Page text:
Inspiration is a funny thing. It can come to us like a lightning bolt, through the lyrics of a song, or in the fog of a dream. Ask any writer where their stories come from and you’ll get a myriad of answers, and in that vein I created the WHAT (What the Hell Are you Thinking?) interview. Always including in the WHAT is one random question to really dig down into the interviewees mind, and probably supply some illumination into my own as well.
Today’s guest for the WHAT is Gail Nall, who lives in Louisville, Kentucky with her family and more cats than necessary. She once drove a Zamboni, has camped in the snow in June, and almost got trampled in Paris. Gail is the author of the middle grade novel, BREAKING THE ICE and the author of the young adult novel, EXIT STAGE LEFT. Another middle grade novel, OUT OF TUNE, releases TODAY from Aladdin/S&S!
Be sure to scroll down for the giveaway!
Ideas for our books can come from just about anywhere, and sometimes even we can’t pinpoint exactly how or why. Did you have a specific origin point for your book?
I did! I have a tiny (huge) obsession with reading travel blogs, and I kept running into blogs from families who lived on the road. As in, they sold everything and moved into an RV. With kids. And pets. I was fascinated, and I knew it was something I had to write about. As a parent, I totally get the motivation behind a decision like this, but as a twelve-year-old, I would’ve been horrified. And a horrified twelve-year-old always makes a great book.
Once the original concept existed, how did you build a plot around it?
Once I knew I was stuffing a family into an RV to travel the country, I needed a reason for Maya, my main character, to desperately want to get back home. This reason changed entirely from the first draft to the published version, which meant a lot of rewriting to turn Maya into an aspiring country singer who wants to audition for a reality singing show. Then I had to figure out all of the crazy stuff she was going to do to try to get back home and the obstacles that were going to stand in her way. And – the most fun for me – I had to decide where her family was traveling.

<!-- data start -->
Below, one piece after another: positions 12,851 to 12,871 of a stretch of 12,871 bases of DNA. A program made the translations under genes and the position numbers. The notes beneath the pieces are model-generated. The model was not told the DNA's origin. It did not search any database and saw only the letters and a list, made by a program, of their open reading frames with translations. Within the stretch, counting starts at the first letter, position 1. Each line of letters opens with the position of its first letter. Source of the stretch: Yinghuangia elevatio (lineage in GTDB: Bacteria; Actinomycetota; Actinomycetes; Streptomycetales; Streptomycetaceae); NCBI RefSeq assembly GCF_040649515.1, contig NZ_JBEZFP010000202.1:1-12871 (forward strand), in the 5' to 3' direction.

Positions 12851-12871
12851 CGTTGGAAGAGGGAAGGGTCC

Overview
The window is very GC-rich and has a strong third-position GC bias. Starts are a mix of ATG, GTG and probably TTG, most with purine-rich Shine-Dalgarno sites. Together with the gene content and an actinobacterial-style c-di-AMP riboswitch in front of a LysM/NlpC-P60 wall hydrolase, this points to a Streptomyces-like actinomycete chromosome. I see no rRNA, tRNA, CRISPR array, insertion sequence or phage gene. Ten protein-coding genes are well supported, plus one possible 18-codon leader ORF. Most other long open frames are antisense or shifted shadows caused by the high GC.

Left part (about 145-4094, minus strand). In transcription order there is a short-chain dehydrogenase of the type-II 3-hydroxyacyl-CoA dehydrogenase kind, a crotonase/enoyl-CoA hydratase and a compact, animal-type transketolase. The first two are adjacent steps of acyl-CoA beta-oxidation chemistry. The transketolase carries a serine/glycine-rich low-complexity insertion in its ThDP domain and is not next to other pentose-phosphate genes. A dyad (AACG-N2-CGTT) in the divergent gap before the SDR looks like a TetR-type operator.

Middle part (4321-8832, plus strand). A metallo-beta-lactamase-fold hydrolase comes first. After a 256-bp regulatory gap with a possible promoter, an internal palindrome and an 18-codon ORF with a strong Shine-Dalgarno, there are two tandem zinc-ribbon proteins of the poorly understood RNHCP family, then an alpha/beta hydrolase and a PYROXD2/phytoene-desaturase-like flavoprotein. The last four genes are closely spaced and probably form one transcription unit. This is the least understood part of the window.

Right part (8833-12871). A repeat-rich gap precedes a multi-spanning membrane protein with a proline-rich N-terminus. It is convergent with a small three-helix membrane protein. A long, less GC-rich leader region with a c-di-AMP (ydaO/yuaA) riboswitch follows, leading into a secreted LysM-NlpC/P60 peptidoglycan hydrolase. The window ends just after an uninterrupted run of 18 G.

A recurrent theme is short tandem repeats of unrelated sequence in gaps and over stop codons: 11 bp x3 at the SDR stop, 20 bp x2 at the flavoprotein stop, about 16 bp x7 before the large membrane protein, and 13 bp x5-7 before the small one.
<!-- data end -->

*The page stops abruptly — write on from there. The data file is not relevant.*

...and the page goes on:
Have you ever had the plot firmly in place, only to find it changing as the story moved from your mind to paper?
Oh yeah, definitely! I rewrote the second half of this book twice before even showing it to my agent because I didn’t like how the plot changed as I wrote it. The first version had Maya and company getting lost in the mountains instead of taking a long a bike ride. In my head, it was really light and funny, but as I wrote it, it got more serious (not enough food, wild animals, etc). So I ended up with a second half that didn’t match the first half at all. Hello, rewriting!
Do story ideas come to you often, or is fresh material hard to come by?
I keep an ideas file on my computer, but usually I have anywhere from one to three ideas sitting in the back of my brain, demanding to be written. Of the three taking up space in my head right now, one came from a co-worker’s unique experience (day jobs are great for inspiration!), one came from something I love to do, and one was inspired by a song.
How do you choose which story to write next, if you’ve got more than one percolating?
This is the hardest part. I write both MG and YA (and last winter, I even tossed a chapter book into the mix to keep things interesting), so it depends on which one I’m in the mood to write. But once I choose, I don’t let myself work on another project, unless the other project is already in the publication process and needs attention rightthissecond. Once I decide MG or YA, I pick the project that appeals to me the most at the moment – the one I can see myself excited to get up and write at 5 a.m.
I recently got stitches in my arm and was taking mental notes the entire time about how I felt before, during, and after the process of being badly injured. Do you have any major life events that you chronicled mentally to mine for possible writing purposes later?
Ha, yes! I had a great scene in OUT OF TUNE with slugs attaching themselves to a frozen towel. That came from a real life experience when my washing machine died (while filled with sopping wet towels, of course). Let’s just say I had no idea that many slugs lived in my backyard, and I had to Google “how to remove slugs from frozen towels.” (Spoiler alert: Google was unhelpful.) I ended up cutting that scene, but it still lives on my computer, hoping to fit into another book some day.